Management of fishing capacity serves the aim of a stable and enduring balance between the fishing capacity of the fleets and the fishing opportunities over time.
EU countries are obliged to report annually on this balance, using the guidelines prepared by the European Commission. For fleet segments with overcapacity the member state has to take measures under an action plan, to achieve the balance, for instance through publicly funded decommissioning of vessels. When a Member State fails to report or does not implement the action plan, this may lead to proportionate suspension or interruption of the relevant EU funding.
For each EU country a fishing fleet capacity ceiling is established, in kilowatts (kW) and gross tonnage (GT). New fishing vessels may enter the fleet only after the same fleet capacity (in kW and GT) is removed from the fleet. Through this ‘entry-exit’ system Europe’s fleet capacity can no longer increase.
The Commission maintains an EU fleet register with the necessary vessel information, which it receives periodically from the Member States. A first release of the new application for the fleet register (FLEET) is available.
EU Fleet register
Fleet capacity reports 2019
Fleet capacity reports 2018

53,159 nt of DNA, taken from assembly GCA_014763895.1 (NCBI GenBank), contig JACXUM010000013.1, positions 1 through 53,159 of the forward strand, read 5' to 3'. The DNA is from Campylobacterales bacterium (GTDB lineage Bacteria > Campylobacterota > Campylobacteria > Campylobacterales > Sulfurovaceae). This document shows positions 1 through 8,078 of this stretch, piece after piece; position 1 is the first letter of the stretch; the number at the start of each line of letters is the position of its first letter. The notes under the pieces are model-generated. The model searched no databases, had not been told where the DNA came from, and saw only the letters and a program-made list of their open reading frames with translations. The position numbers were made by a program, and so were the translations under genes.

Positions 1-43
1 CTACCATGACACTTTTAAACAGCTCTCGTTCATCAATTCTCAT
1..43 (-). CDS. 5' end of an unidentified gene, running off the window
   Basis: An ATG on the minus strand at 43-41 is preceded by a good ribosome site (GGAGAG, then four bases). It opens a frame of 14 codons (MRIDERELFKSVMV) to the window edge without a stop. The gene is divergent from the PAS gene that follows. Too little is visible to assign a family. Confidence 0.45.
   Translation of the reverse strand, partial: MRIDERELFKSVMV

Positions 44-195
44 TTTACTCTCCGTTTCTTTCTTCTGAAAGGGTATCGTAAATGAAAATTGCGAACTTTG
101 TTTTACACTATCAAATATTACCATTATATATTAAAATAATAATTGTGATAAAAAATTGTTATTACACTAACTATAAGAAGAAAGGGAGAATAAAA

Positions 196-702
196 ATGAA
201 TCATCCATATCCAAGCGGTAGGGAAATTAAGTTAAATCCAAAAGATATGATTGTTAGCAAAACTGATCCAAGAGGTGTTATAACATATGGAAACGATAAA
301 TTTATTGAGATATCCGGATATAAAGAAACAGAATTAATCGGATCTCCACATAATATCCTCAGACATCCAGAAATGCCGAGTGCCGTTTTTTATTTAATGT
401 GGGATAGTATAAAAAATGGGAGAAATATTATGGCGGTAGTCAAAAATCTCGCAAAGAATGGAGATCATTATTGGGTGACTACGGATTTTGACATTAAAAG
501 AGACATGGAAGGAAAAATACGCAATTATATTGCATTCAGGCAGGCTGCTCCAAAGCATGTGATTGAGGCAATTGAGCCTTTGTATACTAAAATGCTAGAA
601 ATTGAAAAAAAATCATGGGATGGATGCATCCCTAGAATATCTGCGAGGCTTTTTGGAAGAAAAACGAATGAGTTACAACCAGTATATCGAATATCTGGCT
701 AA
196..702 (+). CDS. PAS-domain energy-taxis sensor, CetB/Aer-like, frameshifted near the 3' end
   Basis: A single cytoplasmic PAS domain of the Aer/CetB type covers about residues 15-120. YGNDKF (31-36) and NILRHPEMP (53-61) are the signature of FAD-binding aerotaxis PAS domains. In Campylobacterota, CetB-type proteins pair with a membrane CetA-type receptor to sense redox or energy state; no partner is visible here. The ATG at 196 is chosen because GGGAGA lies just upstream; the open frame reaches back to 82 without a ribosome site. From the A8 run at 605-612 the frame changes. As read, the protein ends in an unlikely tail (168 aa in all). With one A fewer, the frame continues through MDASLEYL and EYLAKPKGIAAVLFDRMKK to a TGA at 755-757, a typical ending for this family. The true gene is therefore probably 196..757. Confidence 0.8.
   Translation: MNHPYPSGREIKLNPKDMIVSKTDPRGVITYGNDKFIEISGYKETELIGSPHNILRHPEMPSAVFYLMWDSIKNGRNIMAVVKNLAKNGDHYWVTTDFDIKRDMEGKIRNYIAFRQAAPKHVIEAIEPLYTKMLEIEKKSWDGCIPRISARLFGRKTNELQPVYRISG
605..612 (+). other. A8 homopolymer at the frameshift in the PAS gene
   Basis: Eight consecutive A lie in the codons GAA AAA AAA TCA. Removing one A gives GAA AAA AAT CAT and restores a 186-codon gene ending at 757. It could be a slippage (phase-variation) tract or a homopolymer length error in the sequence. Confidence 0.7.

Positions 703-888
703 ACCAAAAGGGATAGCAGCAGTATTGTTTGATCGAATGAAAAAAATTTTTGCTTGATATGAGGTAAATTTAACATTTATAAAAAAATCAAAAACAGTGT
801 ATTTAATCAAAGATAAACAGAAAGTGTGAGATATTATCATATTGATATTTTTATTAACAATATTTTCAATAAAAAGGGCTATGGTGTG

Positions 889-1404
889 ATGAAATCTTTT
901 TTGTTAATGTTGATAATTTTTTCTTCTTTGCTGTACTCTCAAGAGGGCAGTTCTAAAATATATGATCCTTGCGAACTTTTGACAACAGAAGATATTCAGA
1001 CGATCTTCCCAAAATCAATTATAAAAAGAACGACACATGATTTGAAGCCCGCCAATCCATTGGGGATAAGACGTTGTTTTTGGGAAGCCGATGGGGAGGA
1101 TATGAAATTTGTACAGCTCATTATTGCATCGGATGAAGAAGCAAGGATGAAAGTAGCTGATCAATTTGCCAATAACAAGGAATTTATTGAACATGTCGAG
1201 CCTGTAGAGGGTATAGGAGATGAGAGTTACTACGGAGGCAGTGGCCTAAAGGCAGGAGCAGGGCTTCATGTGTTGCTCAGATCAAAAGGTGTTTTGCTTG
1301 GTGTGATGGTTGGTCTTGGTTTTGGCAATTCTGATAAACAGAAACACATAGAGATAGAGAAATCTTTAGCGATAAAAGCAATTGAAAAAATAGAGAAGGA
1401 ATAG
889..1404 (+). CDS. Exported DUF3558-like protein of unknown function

Fleet capacity reports 2017
Fleet capacity reports 2016
Alt Text :
Title Text :
Alt Text :
Title Text :
Keresés az összes hír között
Legislation on structural measures, including fleet (EUR-Lex)
Facts on the EU fishing fleet (Atlas)
European maritime security has significantly improved over the last years on several dimensions including international or regional cooperation, information sharing, capability development, risk management and training. This is the conclusion of a new report about the implementation of the European Union maritime security strategy action plan, developed by the European Commission together with the European Defence Agency and the European External Action Service.
Today the Commission has proposed total allowable catches (TAC), based on scientific advice, on three deep-sea stocks for 2021 and 2022 to allow limited fisheries.
In the EU, 20% of fishing gear is lost at sea. Abandoned, lost or disposed of, it accounts for about a third of marine litter found in European seas, or over 11.000 tons per year.